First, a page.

Consider the following review a "bookmark" of sorts. In part protest/part not wanting to pay a whole bunch per month, I have gotten rid of Crave and therefore HBO Max. My reasoning; the WB titles streaming on HBO Max as well as theaters are only available in America, thus we Canucks kind of just get screwed. It's irritating to me that WB has what I think is a great idea, but they aren't making it available elsewhere. Last I checked, our theaters were closed as well, so this means missing out on a lot of cool up-and-coming material.
In fairness, the odd rental still might pop up here and there, like 'Wonder Woman '84' did. On a personal level, I'm okay with renting as long as the cost is relatively fair to my wallet ($20 for 'Onward' as opposed to $30 for 'Mulan'). For the time being, however, a lot of these "Now Playing" titles may be either late to the party (perhaps being released in Canada later than the US, like the last 'Spongebob' flick) or quite "Under the Radar" (as many of these have been lately). So, instead of reviewing the Oscar-Buzzing Frances McDormand movie that is 'Nomadland' this week, instead, it's movie that you've probably never heard of until now. But hey, it's "available"!
Diving right in, after some time passes from a tragic incident involving a nurse named Katie and her patient, she becomes a devout Roman Catholic, and starts referring to herself as Maud. She now works as a palliative care nurse somewhere in England, and her next assignment is to Amanda; a minor celebrity in the world of dance choreography. Terminally ill with stage four lymphoma, she confesses her fears of death to Maud, who confesses back that she often feels God's response to her prayers. We see this as Maud responding to things in an almost orgasmic fashion.
As time passes, Amanda is visited by Carol, who acts as a sex worker for her. As a result of this and Maud's devout faith to God, Maud becomes obsessive with the protection of Amanda, and wants nothing more than to save her soul from eternal damnation. Soon enough, the obsession turns sour and, through a series of events, Maud eventually has to question who it is that really needs saving; Amanda or herself. If the opening scene involving Katie/Maud locked up in an asylum is any indication, we certainly know that nothing will end up in Katie/Maud's favor, but it's mildly interesting to watch the events that unfold that got her there... very mildly. Just by reading the review here, your probable thoughts on the film being a little too religiously heavy are 100% accurate.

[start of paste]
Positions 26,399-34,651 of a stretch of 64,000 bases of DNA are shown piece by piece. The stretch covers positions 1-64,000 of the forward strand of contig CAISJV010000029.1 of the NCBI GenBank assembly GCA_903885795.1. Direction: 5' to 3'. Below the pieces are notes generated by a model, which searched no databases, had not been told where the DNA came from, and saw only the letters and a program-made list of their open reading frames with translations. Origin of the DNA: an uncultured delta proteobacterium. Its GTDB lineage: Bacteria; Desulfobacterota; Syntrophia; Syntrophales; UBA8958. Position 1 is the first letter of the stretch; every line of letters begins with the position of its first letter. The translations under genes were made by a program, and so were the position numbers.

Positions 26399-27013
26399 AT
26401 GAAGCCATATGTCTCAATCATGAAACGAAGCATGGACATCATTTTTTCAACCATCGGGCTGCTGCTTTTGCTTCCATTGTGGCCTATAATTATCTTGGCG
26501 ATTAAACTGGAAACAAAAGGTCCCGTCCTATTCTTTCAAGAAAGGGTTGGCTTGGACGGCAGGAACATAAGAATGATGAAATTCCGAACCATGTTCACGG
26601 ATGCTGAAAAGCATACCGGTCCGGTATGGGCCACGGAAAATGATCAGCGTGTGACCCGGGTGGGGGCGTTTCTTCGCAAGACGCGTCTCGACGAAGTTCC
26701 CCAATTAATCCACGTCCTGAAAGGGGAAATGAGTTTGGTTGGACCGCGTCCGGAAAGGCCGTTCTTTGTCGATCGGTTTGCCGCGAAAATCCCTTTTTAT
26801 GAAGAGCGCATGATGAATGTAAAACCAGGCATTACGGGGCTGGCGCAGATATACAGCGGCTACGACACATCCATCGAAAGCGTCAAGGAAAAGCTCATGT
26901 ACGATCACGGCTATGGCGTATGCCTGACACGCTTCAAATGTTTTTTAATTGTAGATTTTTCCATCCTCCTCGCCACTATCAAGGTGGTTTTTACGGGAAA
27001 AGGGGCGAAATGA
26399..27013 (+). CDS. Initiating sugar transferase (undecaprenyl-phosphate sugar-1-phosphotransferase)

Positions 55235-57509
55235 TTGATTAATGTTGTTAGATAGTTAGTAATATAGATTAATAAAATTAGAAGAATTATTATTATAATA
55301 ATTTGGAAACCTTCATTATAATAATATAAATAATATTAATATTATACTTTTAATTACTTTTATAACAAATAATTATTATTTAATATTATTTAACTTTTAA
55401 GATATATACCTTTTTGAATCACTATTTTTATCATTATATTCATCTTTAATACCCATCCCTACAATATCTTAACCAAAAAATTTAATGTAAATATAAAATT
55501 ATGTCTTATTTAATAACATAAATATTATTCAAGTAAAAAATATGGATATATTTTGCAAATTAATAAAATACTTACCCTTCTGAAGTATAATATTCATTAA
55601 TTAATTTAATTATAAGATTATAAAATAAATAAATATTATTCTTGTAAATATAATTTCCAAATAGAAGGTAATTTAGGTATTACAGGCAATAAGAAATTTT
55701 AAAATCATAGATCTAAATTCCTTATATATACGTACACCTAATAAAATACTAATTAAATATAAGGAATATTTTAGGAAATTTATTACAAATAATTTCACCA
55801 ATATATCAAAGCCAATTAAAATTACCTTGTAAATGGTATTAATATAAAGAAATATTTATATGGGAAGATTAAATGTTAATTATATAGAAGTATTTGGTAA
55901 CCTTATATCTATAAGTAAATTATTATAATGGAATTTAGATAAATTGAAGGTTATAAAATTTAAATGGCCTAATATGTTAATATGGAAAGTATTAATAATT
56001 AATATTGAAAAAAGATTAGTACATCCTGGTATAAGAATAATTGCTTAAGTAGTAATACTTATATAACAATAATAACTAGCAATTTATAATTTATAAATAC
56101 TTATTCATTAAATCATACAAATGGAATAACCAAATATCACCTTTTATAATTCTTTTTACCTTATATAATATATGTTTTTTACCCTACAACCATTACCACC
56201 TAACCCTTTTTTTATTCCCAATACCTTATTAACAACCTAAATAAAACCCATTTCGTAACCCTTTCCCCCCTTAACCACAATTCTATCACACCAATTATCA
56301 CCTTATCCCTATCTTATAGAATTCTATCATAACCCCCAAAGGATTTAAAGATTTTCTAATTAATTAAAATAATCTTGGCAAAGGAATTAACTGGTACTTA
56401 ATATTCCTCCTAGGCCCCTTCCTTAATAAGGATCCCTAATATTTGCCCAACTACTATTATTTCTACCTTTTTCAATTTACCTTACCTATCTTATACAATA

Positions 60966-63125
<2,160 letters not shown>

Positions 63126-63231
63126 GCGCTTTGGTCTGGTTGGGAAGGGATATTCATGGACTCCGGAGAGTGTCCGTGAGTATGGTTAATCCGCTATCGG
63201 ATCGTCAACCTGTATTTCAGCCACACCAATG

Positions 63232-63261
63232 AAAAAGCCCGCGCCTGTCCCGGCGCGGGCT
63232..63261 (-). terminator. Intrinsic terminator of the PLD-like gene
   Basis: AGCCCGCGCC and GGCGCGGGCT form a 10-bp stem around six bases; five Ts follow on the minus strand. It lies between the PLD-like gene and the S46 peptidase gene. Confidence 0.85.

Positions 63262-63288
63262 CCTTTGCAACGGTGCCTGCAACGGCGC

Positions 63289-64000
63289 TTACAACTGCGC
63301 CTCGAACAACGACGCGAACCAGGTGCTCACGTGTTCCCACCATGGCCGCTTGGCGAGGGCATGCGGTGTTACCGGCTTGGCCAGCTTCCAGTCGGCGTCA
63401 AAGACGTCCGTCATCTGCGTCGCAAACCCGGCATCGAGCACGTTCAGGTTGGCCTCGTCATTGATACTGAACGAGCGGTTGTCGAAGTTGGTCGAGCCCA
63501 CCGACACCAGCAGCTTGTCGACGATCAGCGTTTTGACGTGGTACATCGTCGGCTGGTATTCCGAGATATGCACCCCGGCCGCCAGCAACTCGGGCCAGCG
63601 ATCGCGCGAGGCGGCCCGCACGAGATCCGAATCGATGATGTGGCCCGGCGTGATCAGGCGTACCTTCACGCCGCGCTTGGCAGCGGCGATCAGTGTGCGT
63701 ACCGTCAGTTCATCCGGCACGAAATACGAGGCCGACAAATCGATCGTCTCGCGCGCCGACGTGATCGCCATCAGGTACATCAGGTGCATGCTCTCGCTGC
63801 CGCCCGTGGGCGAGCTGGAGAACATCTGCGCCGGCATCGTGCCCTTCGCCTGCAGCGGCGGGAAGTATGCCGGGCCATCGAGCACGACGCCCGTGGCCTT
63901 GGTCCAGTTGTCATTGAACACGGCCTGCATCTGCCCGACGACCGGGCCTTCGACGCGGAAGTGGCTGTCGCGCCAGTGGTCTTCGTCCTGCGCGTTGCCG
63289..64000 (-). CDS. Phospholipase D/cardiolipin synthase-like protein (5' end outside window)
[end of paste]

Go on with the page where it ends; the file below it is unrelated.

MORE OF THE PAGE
All in all, it's your standard, run of the mill, supernatural, psychological religious thriller. It doesn't have a lot of the typical imagery, and a lot more of is is psychological than physically supernatural. The film gets you trapped in Maud's life and personal thoughts, all the while delivering some pretty uncomfortable imagery, but nothing so over the top as to truly call this "horror". I'd probably just say it's more uncomfortable than anything, and it really doesn't feel like it has much more of a point than Maud's confusion on what's really right and wrong - again, speaking in the biblical sense more than anything. It seems to combine the issues of mental health with religion, and that's always an iffy area for me as it is.
So, as I expected, there's nothing particularly special here, and I wouldn't really recommend it to anyone in particular. It's not scary, it's not horrifically fun in any way, and it's just too heavy-handed with its religious aspect. I suppose it works out as a sort of hidden gem for some (considering its praise on Rotten Tomatoes with an average of 81%), but this is just one of those cases where if you told me I "just didn't get it", you'd probably be right. I guess it's ot without its moments of discomfort, and therefore doing its job, but I can tell that this will be a "forgotten title" for yours truly when 2021 comes to an end.